Israel’s New Coalition Changes Nothing for Palestinians

Israel’s New Coalition Changes Nothing for Palestinians
From the left, Avigdor Lieberman, Benny Gantz, Yair Lapid and Israel’s new prime minister, Naftali Bennett, hold a first Cabinet meeting, in Jerusalem, June 13, 2021 (AP photo by Ariel Schalit).

After 12 uninterrupted years in charge, Benjamin Netanyahu is no longer Israel’s prime minister. A new coalition government comprising eight ideologically diverse parties has ended a prolonged period of political gridlock, albeit with a razor-thin majority of just one seat in the country’s legislature, the Knesset. Netanyahu, who had earlier decried “the greatest election fraud” in the history of democracy, later took to Twitter to promise supporters, “We’ll be back—and quicker than you think.” The final weeks of the Netanyahu era saw a huge upsurge in violence between Israel and Palestinian factions in Gaza. An 11-day conflict with Hamas and […]

Keep reading for free right now!

Enter your email to get instant access to the rest of this article, get three free articles every 30 days, and to receive our free email newsletter:

Or, Subscribe now to get full access.

Already a subscriber? Log in here .

What you’ll get with an All-Access subscription to World Politics Review:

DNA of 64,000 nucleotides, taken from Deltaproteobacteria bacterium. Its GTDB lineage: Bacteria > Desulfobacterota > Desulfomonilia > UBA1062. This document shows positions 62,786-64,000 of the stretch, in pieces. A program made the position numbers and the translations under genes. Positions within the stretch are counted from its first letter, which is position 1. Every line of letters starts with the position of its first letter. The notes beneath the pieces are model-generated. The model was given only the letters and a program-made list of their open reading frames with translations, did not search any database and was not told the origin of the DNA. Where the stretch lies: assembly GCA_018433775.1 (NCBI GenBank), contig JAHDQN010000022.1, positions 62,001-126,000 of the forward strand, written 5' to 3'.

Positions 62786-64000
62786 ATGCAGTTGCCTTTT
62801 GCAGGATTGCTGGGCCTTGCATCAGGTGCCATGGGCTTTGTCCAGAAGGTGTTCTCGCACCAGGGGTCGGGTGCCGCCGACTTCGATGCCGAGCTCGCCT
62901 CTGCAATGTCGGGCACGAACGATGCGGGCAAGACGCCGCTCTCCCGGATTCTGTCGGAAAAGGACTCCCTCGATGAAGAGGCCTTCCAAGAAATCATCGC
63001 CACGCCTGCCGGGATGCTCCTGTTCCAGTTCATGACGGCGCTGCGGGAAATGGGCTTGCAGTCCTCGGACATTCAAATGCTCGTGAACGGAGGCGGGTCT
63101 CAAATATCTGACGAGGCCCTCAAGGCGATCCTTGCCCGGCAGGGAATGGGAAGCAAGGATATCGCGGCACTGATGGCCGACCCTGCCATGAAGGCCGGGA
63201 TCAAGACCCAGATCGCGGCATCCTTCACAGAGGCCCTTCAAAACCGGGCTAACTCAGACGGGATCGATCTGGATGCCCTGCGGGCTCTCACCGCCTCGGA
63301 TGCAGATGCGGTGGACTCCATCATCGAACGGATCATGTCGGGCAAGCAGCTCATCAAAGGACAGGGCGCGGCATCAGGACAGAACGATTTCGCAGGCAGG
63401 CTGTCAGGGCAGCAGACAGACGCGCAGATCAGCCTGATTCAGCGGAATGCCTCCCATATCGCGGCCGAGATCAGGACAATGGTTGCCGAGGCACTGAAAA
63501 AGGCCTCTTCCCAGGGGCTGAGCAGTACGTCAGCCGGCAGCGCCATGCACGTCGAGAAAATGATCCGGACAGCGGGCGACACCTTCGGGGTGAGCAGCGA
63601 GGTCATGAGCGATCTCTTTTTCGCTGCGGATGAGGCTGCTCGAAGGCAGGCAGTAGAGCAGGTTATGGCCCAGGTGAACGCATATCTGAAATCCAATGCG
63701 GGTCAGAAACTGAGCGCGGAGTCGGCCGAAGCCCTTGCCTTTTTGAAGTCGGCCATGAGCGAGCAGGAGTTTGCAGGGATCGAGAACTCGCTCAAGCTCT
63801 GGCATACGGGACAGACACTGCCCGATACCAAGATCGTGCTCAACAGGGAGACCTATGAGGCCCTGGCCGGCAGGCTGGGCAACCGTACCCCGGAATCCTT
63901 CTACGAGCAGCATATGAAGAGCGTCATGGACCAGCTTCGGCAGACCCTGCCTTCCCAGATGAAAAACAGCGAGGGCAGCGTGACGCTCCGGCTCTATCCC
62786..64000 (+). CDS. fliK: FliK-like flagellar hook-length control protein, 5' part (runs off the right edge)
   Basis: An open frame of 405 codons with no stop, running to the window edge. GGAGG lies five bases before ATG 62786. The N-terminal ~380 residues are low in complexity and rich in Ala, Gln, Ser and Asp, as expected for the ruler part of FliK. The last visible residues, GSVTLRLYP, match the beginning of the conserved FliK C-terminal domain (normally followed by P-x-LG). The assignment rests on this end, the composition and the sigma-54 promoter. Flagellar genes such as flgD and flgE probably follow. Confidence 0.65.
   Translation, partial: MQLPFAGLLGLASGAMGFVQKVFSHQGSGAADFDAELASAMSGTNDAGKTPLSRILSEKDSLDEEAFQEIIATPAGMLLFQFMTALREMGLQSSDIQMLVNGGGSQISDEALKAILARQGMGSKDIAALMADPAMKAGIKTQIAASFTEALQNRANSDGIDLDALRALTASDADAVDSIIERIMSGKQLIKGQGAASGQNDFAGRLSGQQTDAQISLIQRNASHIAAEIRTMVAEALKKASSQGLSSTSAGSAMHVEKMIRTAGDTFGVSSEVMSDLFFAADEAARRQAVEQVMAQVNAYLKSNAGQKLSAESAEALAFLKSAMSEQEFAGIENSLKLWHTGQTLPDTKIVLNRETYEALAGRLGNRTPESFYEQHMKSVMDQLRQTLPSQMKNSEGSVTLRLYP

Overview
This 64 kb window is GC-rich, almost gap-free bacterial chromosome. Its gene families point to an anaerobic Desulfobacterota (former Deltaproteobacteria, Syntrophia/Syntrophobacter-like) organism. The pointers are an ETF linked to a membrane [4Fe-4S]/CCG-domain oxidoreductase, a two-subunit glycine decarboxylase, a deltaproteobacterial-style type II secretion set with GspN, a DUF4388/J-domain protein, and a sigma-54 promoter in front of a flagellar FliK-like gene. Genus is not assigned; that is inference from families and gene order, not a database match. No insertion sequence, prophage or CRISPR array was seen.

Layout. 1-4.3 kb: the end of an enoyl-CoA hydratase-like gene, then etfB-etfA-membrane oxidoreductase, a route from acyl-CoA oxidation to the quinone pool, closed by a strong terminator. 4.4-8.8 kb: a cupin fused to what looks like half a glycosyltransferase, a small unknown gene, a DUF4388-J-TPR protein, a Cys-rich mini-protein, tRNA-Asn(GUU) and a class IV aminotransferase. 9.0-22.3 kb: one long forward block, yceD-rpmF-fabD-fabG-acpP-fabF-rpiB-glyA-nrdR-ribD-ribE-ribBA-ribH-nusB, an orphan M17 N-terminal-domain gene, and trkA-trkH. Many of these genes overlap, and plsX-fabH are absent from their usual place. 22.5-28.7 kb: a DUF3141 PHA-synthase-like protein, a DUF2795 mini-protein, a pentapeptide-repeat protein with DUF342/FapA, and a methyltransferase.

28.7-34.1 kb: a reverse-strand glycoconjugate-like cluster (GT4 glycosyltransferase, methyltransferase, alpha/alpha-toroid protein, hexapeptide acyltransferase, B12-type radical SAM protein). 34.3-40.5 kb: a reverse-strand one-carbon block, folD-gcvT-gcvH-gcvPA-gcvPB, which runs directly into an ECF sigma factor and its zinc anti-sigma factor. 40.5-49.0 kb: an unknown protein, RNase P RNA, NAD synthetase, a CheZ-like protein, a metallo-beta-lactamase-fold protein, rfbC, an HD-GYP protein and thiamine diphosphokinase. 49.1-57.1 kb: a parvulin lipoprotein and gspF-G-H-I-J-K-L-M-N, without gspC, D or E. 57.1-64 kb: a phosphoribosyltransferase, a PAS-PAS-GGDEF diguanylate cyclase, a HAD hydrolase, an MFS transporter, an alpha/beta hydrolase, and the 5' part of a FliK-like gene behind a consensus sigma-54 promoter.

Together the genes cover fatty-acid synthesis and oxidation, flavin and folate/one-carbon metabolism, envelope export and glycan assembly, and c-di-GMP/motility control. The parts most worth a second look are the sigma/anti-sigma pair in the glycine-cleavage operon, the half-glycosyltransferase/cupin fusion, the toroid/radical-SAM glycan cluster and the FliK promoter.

A WPR subscription is like no other resource — it’s like having your own personal researcher and analyst for news and events around the globe. Subscribe now, and you’ll get:

  • Immediate and instant access to the full searchable library of 15,000+ articles
  • Daily articles with original analysis, written by leading topic experts, delivered to you every weekday
  • Weekly in-depth reports on important issues and countries
  • Daily links to must-read news, analysis, and opinion from top sources around the globe, curated by our keen-eyed team of editors
  • Your choice of weekly region-specific newsletters, delivered to your inbox.
  • Smartphone- and tablet-friendly website.
  • Completely ad-free reading.

And all of this is available to you when you subscribe today.

More World Politics Review